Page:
Emboldened by the success of overseas sprinters at recent royal meetings, another posse of speedballs has arrived from the United States, Hong Kong and Australia. Jeff O'Connor, representing Peter Moody's Melbourne stable, rates their Hinchinbrook "terrific value at 12-1" in the Golden Jubilee Stakes but, excitingly, added that the mare rated the world's top sprinter, Black Caviar, is being aimed at the 2012 meeting.

The mare is unbeaten in 13 starts, including six Group Ones, and O'Connor said: "Everyone in the camp is all for bringing her over. She's got runs on the board, now it's time to get her some world-wide prestige."

Danny O'Brien, another Australian, could saddle Star Witness as favourite for the King's Stand Stakes. He looks forward to seeing So You Think, exported from Bart Cummings to Ballydoyle, on Wednesday. "In one season back home we had Black Caviar and So You Think," he said. "They could be the two best horses we have seen over the last 25 years."

Turf account


Meia Noite (6.55 Chepstow) Promising return at Kempton, travelling strongly, and likely to enjoy this drop in trip off what looks a very fair mark.

Next best

All Action (4.35 Sandown) Top pedigree, and easy to see him getting it together with a stiff test today.

One to watch

War Poet (David O'Meara) Looks capable of sustaining his improvement.

Where the money's going

Cape Blanco is 6-1 from 9-1 with Coral for Tuesday's Queen Anne Stakes at Ascot.

Have you tried new the Independent Digital Edition apps?
Caption competition
Caption competition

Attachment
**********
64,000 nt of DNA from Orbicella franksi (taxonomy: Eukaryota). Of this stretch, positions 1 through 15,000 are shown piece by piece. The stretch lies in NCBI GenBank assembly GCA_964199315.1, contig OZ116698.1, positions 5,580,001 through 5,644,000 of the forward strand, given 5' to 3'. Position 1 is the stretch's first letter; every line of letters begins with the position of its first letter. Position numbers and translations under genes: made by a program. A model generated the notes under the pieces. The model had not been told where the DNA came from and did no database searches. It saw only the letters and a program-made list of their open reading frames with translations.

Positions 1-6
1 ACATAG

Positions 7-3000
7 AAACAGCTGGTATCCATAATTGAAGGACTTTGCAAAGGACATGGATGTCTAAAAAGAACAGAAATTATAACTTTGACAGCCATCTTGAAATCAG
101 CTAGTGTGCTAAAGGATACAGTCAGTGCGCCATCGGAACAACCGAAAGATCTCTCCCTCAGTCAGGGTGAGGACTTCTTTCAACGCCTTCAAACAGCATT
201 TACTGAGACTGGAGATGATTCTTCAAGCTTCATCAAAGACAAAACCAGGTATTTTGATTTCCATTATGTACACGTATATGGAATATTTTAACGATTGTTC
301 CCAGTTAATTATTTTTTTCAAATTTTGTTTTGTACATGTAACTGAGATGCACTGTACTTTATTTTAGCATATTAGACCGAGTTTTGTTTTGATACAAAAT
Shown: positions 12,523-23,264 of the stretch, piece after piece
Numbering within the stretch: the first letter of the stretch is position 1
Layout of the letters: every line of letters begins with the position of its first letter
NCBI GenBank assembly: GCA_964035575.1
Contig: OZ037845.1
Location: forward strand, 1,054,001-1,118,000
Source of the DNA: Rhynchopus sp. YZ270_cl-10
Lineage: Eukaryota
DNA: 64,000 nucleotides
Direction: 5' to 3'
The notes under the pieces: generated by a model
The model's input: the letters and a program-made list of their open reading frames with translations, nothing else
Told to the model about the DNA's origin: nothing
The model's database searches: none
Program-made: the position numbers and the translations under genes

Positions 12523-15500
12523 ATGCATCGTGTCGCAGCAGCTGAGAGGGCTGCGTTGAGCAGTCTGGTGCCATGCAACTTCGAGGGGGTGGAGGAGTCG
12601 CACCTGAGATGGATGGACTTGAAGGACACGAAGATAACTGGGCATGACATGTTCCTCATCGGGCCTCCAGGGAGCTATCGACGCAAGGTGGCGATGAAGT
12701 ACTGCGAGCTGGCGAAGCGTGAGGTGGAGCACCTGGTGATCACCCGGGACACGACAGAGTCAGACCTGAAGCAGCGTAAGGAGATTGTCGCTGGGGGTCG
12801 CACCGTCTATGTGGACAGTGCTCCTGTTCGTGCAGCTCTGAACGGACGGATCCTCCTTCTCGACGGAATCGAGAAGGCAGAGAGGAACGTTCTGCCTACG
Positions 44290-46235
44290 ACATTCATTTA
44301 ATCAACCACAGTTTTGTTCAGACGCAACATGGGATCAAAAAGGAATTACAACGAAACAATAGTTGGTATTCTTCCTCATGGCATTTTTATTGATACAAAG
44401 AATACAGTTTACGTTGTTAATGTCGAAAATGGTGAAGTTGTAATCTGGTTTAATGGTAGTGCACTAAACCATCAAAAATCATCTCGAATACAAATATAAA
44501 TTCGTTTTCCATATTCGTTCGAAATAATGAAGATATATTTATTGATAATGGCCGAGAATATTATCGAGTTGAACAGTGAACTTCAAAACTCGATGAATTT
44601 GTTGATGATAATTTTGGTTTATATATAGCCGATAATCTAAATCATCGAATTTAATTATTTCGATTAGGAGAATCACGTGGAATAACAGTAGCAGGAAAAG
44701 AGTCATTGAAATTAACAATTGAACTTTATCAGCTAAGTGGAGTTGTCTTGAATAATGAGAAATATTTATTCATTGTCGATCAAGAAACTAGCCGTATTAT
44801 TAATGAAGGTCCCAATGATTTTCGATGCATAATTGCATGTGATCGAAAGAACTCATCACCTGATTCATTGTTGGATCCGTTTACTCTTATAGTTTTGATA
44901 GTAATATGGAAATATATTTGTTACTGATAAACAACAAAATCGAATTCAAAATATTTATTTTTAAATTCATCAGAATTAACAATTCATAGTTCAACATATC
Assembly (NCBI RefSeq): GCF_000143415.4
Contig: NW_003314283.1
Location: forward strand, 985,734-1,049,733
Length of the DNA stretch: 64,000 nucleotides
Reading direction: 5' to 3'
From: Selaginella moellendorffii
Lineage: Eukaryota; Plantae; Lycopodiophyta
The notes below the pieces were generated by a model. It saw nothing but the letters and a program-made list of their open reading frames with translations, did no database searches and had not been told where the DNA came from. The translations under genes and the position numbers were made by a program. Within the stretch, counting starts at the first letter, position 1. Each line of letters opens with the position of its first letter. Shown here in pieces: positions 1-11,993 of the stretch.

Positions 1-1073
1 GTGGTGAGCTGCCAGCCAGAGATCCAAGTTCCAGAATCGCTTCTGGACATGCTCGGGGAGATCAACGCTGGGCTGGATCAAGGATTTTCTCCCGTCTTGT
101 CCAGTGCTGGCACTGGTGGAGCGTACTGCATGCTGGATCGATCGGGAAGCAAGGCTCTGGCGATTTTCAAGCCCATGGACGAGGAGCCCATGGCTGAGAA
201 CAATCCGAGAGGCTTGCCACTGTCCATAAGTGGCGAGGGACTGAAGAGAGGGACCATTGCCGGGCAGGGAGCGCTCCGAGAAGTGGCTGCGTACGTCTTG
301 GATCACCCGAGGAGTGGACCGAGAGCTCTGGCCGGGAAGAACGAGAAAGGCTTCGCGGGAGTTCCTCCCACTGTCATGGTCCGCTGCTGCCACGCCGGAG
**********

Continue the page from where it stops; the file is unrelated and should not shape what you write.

Latest stories from i100
Daily Quiz
Have you tried new the Independent Digital Edition apps?
Have you tried new the Independent Digital Edition apps?
Independent Dating

By clicking 'Search' you
are agreeing to our
Terms of Use.

Career Services
iJobs Job Widget
iJobs General

Recruitment Genius: Clinical Lead / RGN

£40000 - £42000 per annum: Recruitment Genius: This is an exciting opportunity...

Recruitment Genius: IT Sales Consultant

£35000 - £40000 per annum: Recruitment Genius: This IT support company has a n...

Recruitment Genius: Works Engineer

Negotiable: Recruitment Genius: A works engineer is required in a progressive ...

Recruitment Genius: Trainee Hire Manager - Tool Hire

£21000 - £25000 per annum: Recruitment Genius: Our client is seeking someone w...

Day In a Page

Isis profits from destruction of antiquities by selling relics to dealers - and then blowing up the buildings they come from to conceal the evidence of looting

How Isis profits from destruction of antiquities

Robert Fisk on the terrorist group's manipulation of the market to increase the price of artefacts
Labour leadership: Andy Burnham urges Jeremy Corbyn voters to think again in last-minute plea

'If we lose touch we’ll end up with two decades of the Tories'

In an exclusive interview, Andy Burnham urges Jeremy Corbyn voters to think again in last-minute plea
Tunisia fears its Arab Spring could be reversed as the new regime becomes as intolerant of dissent as its predecessor

The Arab Spring reversed